Services company Capgemini is launching its Rapid Design and Visualization Lab designed to help software organizations cut development costs by up to 50 percent.
Paris-based Capgemini designed the lab based on the expertise of technologists and behaviorists and unveiled the RDV Lab in Chicago Oct. 8 following a 12-month beta period during which four clients used the lab to do ERP (enterprise resource planning) application development.
Company officials said the RDV Lab is designed around a Capgemini methodology that combines the latest simulation and communication tools with new research on how people create complex software. The company estimates that 60 percent of such programs—including ERP, Web 2.0 and SOA (service-oriented architecture) initiatives—need to be re-worked following misunderstandings between project managers who write the specifications and the engineers who build the programs.
The RDV is designed to help all parties get the software right the first time, said Corey Glickman, rapid design and visualization leader for Capgemini.
Glickman said that during the beta period for the RDV Lab, some of the projects achieved a 50 percent reduction in development costs and a 20 percent reduction in total project time.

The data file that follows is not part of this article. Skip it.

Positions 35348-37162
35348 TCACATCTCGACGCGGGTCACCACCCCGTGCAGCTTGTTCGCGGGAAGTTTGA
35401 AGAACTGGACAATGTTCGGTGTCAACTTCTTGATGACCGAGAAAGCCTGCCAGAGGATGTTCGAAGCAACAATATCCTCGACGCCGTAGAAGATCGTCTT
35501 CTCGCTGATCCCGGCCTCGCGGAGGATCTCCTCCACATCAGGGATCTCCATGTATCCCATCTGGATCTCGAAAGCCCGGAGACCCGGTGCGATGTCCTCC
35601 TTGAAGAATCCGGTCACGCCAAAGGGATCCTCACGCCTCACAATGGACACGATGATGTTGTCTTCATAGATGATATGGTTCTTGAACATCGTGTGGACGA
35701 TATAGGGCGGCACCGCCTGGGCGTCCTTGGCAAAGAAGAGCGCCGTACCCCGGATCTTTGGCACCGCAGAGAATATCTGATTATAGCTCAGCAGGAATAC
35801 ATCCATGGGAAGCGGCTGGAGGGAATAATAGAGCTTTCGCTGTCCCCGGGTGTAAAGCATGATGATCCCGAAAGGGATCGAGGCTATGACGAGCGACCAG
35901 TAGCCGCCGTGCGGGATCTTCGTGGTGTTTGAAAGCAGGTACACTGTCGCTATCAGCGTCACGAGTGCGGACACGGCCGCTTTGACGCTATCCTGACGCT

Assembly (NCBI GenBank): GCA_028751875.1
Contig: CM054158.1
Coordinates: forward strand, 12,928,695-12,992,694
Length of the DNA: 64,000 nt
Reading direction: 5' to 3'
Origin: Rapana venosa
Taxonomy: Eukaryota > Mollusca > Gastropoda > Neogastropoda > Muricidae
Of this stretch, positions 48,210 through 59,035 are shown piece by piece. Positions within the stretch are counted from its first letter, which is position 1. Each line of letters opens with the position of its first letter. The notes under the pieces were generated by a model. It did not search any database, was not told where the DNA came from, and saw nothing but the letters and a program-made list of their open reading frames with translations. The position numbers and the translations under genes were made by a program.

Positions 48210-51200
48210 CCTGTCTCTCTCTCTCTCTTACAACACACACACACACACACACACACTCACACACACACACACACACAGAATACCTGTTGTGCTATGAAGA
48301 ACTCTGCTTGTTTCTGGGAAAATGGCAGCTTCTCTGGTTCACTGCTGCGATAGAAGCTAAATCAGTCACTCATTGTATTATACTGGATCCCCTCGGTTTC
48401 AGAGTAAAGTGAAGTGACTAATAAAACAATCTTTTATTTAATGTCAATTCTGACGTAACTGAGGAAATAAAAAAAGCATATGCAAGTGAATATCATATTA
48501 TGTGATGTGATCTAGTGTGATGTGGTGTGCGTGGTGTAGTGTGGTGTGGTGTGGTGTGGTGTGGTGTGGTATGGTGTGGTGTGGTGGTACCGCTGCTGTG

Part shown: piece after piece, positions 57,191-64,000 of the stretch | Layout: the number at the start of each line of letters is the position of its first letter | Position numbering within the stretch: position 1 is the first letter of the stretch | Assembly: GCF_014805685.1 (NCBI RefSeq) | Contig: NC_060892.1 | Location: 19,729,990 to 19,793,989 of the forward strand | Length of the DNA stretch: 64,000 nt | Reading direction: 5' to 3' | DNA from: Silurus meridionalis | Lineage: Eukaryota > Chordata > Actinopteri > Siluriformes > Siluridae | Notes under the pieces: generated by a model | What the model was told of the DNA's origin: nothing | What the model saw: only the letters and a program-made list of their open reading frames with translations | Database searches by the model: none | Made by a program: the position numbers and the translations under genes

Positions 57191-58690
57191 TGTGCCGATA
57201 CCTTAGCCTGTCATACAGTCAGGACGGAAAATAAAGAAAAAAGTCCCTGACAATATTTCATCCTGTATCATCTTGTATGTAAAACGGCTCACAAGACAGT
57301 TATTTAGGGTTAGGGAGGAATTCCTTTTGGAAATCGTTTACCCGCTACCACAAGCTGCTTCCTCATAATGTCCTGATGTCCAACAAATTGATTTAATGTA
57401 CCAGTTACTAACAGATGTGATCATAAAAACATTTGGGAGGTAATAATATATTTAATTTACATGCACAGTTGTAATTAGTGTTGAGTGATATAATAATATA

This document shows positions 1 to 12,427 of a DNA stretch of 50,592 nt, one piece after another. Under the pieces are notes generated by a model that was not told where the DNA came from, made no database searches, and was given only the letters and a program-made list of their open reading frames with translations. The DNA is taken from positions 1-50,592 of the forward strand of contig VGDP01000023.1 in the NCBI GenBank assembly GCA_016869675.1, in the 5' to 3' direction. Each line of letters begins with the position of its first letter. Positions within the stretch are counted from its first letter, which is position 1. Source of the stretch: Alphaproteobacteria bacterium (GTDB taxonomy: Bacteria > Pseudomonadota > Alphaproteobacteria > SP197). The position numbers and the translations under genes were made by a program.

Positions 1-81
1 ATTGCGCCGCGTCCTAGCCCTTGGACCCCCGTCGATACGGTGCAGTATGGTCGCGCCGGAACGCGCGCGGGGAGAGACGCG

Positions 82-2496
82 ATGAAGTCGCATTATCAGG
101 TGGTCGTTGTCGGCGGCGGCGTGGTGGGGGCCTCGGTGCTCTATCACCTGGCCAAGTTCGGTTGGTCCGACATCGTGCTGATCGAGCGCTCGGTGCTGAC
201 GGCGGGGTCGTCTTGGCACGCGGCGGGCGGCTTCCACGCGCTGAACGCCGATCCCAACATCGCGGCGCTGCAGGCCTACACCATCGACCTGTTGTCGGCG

Clients using the RDV are taken through a four-step process that includes user observation, validation of options, simulation of options and execution.
Moreover, the RDV Labs layout promotes collaboration among parties that usually do not work together, including business teams, IT, on-shore and off-shore developers, project sponsors and users.
"With software projects jumping so many languages [and] cultural and time zone hurdles, its no wonder that programs get lost in translation," Glickman said. "The RDV lets designers substitute images for nouns, animation for verbs, and a full-blown simulation for a phone book of instructions."
The technology and methodology used in the RDV will be made available through all eight of Capgeminis Accelerated Solution Environments nationwide.
Although the RDV initially will focus on the development and integration of ERP applications, the design of Web 2.0 programs, and emerging technologies, down the road the RDV Lab will be used to model not just software, but business processes and different go-to-market approaches as well, Glickman said.
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